What motivates us to do things, to try and make a difference ?

 

What motivates us to do things, to try and make a difference ?

Here is Michael Foleys bio on his LinkedIn page, explaining why he decided to re-train and  become a building surveyor when at the top of his game as an accomplished craftsman carpenter and joiner with decades of experience in the construction industry;

“I was called to go and ‘sort out’ a job in 2011. The property was a significant Georgian building on Ramsgate seafront.

The prospective client was pulling his hair out, he had let the builder have a ‘free hand’ with the project; there was no onsite supervision and a complete lack of coordination with the trades.

It was the usual story, the building had been striped back to brick, the lath and plaster ripped down, only to be replaced with cement based plasters, plasterboards with gypsum as the finishing plasters. All the original doors had gone.

I handed back my set of keys back along with a finished project about 8 weeks later. I said to myself while working on the job ‘I need to get in at the beginning of these projects to help the building owners make the right decisions and to save unnecessary and inappropriate works being carried out’.

I was tired of seeing old buildings being stripped out, when a well considered repair strategy would provide the best approach in budget terms and historic building fabric retention.

I decided to do something about this; I enrolled and started an HNC in Building Surveying in September 2011.

After years of focused study, training and practice mostly in the historic built environment and gaining a professional qualification with the Royal Institute of Chartered Surveyors , I decided to set up my own RICS regulated building surveying practice. This was done so that I could deliver a high level of professional service as standard heritage practice in my local areas.

I am currently engaged on the Professional Development Diploma in Historic Building Conservation and Repair (recognised by Historic England), at West Dean College*.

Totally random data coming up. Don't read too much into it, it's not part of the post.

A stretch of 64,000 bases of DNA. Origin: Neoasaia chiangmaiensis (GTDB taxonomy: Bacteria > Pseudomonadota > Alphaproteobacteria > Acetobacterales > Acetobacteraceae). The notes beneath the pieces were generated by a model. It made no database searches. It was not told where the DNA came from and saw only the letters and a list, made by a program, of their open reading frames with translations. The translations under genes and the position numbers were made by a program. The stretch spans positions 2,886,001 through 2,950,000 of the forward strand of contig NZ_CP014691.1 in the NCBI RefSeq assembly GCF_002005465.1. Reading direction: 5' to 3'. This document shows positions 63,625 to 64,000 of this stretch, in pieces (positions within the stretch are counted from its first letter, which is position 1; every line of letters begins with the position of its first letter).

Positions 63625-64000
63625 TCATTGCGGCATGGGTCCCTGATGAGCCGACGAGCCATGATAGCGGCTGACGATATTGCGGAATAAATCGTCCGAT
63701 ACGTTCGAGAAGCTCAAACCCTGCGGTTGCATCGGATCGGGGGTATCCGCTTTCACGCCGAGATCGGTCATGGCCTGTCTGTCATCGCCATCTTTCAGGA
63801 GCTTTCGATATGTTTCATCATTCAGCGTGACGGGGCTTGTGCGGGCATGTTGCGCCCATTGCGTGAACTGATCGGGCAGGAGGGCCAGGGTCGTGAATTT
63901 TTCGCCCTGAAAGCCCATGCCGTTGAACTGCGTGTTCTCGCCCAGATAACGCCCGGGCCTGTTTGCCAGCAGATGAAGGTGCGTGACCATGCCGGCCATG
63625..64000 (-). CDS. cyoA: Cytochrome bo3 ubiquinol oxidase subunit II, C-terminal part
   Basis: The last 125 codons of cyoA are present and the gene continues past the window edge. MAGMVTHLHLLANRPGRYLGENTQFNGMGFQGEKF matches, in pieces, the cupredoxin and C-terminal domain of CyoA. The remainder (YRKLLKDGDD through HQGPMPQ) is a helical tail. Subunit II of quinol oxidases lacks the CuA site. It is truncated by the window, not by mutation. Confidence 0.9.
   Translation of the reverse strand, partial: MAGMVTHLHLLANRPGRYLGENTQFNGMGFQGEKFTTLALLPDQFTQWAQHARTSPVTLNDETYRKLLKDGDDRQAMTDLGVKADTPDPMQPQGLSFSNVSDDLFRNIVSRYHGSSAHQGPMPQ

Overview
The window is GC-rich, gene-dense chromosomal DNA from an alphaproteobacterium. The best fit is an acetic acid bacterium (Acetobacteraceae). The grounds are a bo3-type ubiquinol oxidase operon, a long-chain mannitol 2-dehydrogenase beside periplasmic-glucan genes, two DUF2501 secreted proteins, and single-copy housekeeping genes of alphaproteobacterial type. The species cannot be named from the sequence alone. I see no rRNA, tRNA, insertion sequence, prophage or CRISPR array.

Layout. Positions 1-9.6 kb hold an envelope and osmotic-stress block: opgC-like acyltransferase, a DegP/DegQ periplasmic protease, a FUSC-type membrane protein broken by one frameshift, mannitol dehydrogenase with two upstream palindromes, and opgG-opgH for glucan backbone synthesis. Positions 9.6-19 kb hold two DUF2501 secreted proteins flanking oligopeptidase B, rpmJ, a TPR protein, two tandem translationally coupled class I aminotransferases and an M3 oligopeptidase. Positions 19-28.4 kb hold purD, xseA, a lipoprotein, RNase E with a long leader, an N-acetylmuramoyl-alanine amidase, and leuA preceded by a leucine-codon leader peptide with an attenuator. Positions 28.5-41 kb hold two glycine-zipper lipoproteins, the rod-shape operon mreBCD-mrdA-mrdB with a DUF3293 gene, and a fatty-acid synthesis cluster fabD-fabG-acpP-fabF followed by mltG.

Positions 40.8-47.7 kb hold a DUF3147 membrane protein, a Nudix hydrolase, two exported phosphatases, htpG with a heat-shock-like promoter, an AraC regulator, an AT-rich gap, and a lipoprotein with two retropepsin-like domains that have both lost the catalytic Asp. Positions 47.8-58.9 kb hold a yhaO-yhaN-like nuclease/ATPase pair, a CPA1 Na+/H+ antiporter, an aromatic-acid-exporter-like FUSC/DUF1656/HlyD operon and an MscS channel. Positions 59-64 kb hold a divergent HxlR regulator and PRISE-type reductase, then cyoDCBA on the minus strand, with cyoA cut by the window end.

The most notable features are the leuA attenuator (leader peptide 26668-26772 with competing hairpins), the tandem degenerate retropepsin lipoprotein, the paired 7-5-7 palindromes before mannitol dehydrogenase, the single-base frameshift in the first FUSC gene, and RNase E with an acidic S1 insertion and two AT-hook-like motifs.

I am also preparing a submission for associate membership of the Institute Historic Building Conservation (Intervention).I intend to complete both this year.

All in all making this experience a seven year plus journey by the time I reach these waypoints; underpinned with decades of practical experience.

https://www.linkedin.com/in/standardheritage/

*Michael completed the 10th module/ Building Conservation Masterclass in the repair and conservation of historic buildings last year and is now putting a portfolio together which reflects on the courses and how he has put them in to practice. Michael knuckled down over three years to complete the following Building Conservation Masterclasses:

  1. Conservation of Timber; 2016
  2. Mortars for repair and Conservation; 2016
  3. Specifying Conservation Works; 2017
  4. The Structural Repair of Historic Buildings; 2017
  5. Conservation and Repair of Plasters and Renders; 2017
  6. Masonry Cleaning; 2017
  7. Conservation and Repair of Architectural and Structural Metalwork; 2018
  8. Conservation and Repair of Brick and Flint Masonry; 2018
  9. Managing Wildlife in the Historic Environment; 2018
  10. Conservation and Repair of Stone; 2018.

 

 

Michael Foley ‘knocking back’ his  lime pointing in the stone and bricks at the the masonry work shop at West Dean College.

West Dean College is an internationally acclaimed centre of excellence for the arts and conservation, their Professional Development Diploma PDD (Building cons) is is believed to be the best qualification in the care, repair and conservation of historic buildings. See the link to their website; West Dean College.